If a gritty 1-0 FA Cup final win over Manchester United is to prove Antonio Conte’s Chelsea send-off then the Italian will depart Stamford Bridge with his reputation as a serial winner intact thanks to a brilliant Belgian.
The jubilant scenes of Chelsea lifting a fifth Premier League title in a memorable first season under Conte have seemed like a distant memory ever since a limp opening-day defeat to Burnley. That 3-2 loss was the start of a growing, almost uneasy, sense of inevitability that the Italian maestro would call time on his stay in London after just two campaigns.
Conte’s digs have not been so much thinly veiled as a full-throttle assault on Chelsea’s hierarchy. There has been an all too apparent lack of belief in a squad that coasted to league glory to compete domestically and in European football.
The falling out and eventual sale of Diego Costa, a short-tempered, chip-on-the-shoulder burden Conte felt not worth persisting with, left the Blues short of intensity, leadership and goals, his replacement Alvaro Morata unable to fill a sizeable void. The baffling decision to sell Nemanja Matic to Manchester United left Chelsea shy of top quality in midfield, the gamble on Tiemoue Bakayoko largely a failed one.
The writing was surely written on the wall after the final-day defeat to Newcastle United finally ended Chelsea’s chances of Champions League football next season, hopes that, in all honesty, had faded some time ago – late slips from Tottenham and Liverpool merely extending the inevitable.
But, for one glorious afternoon at Wembley, the old fire burned strong. The defensive solidarity, the willingness to run through brick walls, and the us-against-the-world mentality was in full force – perhaps inspired by the desire to get one over a familiar and fierce foe in the form of Jose Mourinho.
And the shining light to emerge from the darkness of what remains an underwhelming season was the jewel in Chelsea’s crown: Eden Hazard.
— Chelsea FC (@ChelseaFC) May 19, 2018
The Belgium star’s belief that a lack of selfishness will cost him the chance to ever win the Ballon d’Or was offset by the kind of performance that once again proved he is among world football’s elite.
Hazard has been the epitome of Chelsea’s season; flashes of sheer brilliance mixed with too many moments of indifference.
But on the big stage at Wembley, Hazard’s star shone brightest to ensure that a forgettable season ended with a trophy.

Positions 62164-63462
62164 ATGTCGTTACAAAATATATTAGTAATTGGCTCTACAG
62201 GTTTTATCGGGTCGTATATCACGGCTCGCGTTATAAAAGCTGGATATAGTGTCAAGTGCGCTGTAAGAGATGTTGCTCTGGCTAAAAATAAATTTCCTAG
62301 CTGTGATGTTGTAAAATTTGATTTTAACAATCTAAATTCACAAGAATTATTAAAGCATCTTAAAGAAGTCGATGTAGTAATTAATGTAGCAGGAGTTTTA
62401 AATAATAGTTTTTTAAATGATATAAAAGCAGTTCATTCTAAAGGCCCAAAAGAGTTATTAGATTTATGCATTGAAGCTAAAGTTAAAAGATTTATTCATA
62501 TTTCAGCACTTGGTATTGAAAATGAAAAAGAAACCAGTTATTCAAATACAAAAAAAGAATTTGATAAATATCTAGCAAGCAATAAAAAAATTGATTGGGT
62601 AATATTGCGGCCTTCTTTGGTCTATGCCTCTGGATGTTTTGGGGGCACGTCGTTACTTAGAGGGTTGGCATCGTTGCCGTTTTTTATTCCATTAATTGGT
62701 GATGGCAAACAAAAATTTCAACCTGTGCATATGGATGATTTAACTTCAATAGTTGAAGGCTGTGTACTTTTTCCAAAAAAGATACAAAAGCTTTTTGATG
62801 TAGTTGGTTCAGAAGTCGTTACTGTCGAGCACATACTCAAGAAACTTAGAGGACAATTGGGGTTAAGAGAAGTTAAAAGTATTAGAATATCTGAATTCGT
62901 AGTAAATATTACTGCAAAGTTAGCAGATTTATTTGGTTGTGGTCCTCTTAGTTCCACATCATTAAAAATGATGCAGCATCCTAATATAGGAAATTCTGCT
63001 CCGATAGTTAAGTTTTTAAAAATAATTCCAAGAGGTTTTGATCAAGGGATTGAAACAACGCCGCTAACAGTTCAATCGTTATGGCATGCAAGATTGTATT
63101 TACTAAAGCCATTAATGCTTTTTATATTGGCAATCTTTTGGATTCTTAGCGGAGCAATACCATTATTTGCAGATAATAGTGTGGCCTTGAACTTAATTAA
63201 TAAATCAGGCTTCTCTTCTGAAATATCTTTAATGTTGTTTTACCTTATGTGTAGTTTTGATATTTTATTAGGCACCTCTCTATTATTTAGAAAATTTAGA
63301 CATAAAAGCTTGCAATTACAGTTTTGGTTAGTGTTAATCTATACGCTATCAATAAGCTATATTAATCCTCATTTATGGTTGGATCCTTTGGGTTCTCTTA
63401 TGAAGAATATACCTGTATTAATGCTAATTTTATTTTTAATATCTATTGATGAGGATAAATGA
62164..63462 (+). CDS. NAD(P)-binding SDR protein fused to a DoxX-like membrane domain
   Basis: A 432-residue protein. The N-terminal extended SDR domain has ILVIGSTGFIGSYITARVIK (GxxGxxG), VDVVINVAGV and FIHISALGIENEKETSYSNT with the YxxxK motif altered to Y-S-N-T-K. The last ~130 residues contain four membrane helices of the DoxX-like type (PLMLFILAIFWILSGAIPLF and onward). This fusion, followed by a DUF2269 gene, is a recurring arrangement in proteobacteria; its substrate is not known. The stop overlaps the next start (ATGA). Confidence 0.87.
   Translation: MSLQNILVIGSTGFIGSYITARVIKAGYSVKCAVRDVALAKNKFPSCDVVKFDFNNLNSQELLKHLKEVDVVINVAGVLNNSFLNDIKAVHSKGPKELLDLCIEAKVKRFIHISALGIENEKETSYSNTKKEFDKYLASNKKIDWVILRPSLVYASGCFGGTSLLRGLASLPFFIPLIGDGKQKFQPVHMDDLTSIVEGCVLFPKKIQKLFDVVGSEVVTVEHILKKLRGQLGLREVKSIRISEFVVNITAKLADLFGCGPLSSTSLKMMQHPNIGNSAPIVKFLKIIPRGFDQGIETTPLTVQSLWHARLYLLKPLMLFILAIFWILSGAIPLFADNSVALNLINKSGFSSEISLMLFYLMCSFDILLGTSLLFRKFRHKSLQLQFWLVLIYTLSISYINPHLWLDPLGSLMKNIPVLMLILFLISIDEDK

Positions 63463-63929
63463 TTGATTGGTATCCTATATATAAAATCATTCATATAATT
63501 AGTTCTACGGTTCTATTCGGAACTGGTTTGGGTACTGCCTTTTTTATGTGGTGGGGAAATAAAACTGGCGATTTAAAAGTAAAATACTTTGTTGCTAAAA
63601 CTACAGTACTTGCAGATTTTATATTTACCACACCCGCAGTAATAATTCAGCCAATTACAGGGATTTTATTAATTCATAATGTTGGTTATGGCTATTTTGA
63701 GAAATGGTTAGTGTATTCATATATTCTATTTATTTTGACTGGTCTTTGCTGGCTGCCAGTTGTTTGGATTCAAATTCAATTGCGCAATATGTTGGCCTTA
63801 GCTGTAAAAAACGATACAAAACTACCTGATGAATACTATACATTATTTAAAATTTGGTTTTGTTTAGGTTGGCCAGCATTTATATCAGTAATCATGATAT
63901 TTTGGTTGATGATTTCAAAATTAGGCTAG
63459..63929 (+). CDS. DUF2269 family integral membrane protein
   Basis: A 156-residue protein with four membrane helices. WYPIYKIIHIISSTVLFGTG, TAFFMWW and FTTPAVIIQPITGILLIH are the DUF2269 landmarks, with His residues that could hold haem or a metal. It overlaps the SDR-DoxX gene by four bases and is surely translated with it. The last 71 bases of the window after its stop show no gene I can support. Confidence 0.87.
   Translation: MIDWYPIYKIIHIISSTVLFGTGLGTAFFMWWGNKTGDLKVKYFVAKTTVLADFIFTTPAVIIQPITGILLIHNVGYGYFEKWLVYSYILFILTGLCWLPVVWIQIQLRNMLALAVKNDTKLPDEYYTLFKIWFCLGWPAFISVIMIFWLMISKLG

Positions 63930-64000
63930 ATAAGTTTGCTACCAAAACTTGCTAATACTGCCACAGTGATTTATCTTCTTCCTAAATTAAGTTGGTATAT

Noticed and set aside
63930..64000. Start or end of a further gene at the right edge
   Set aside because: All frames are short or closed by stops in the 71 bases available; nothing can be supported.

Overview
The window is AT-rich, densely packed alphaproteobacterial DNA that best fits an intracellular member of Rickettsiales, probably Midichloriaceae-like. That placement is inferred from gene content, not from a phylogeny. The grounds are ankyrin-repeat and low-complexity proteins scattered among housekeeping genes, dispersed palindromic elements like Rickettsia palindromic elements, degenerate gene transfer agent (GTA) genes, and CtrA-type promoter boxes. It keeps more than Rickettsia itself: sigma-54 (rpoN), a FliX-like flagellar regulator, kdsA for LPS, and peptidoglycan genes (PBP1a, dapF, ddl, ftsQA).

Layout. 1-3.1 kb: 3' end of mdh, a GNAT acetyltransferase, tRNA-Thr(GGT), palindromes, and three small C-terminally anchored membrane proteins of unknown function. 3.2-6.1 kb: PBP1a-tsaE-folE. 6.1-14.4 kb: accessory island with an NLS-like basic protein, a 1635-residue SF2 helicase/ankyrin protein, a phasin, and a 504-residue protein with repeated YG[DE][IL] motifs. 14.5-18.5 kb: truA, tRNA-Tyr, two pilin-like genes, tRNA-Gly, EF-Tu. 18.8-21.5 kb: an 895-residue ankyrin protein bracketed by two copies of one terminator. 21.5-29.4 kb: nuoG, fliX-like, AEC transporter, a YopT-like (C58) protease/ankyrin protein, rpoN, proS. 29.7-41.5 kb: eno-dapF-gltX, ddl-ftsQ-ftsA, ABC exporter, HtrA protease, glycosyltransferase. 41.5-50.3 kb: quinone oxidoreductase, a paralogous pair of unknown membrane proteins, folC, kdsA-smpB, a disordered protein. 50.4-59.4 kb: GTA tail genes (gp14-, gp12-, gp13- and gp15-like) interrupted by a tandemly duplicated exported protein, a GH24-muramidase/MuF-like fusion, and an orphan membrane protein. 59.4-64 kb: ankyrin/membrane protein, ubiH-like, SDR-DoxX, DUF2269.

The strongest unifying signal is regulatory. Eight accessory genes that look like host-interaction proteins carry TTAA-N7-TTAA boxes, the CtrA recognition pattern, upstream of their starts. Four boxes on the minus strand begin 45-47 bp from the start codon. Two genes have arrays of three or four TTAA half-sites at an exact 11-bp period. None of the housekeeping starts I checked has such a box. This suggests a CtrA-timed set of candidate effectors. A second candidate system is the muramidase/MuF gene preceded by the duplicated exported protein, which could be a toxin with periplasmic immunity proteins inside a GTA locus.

It was the type of performance that will have had Belgium fans purring at the possibility that World Cup success for a ‘Golden Generation’ can come to fruition.
At times in the first half, the diminutive forward was unplayable. The rapid footwork that already left Phil Jones dancing drew the foul in which the England defender crudely challenged his nemesis. A trademark, cool-as-you-like penalty followed to ultimately win the game.
The second half saw a slight drop as United inevitably forced the issue in search of an equaliser.
A little help from Hazard’s Belgium team-mate Thibaut Courtois was needed. The goalkeeper will rightly receive plaudits for a commanding performance completely at odds with the nervy, error-ridden display that cost Chelsea so dearly in their Champions League last-16 tie against Barcelona at Camp Nou, but Hazard remained the main protagonist and he departed to a rousing reception as the clock wound down. The headlines were deservedly his.
— The Emirates FA Cup (@EmiratesFACup) May 19, 2018
Conte needed to look no further than the opposition bench to know that an FA Cup win is not enough to appease big-spending Premier League owners desperate to line their deep pockets with the vast sums on offer in the Champions League. Louis van Gaal’s last act as United boss was to win football’s oldest cup competition – his reward was to be sacked and replaced by Mourinho.
But Van Gaal departed with an uneasy relationship with a fanbase completely worn down by a turgid, unimaginative style of football. Conte – if indeed he does leave – will bid farewell still very much a popular figure with the Blues faithful.
Had Conte failed at Wembley his standing as one of football’s ‘super coaches’ would have faced intense scrutiny.
Victory means that his status as a formidable winner is still well and truly in place. Hazard made sure of it.
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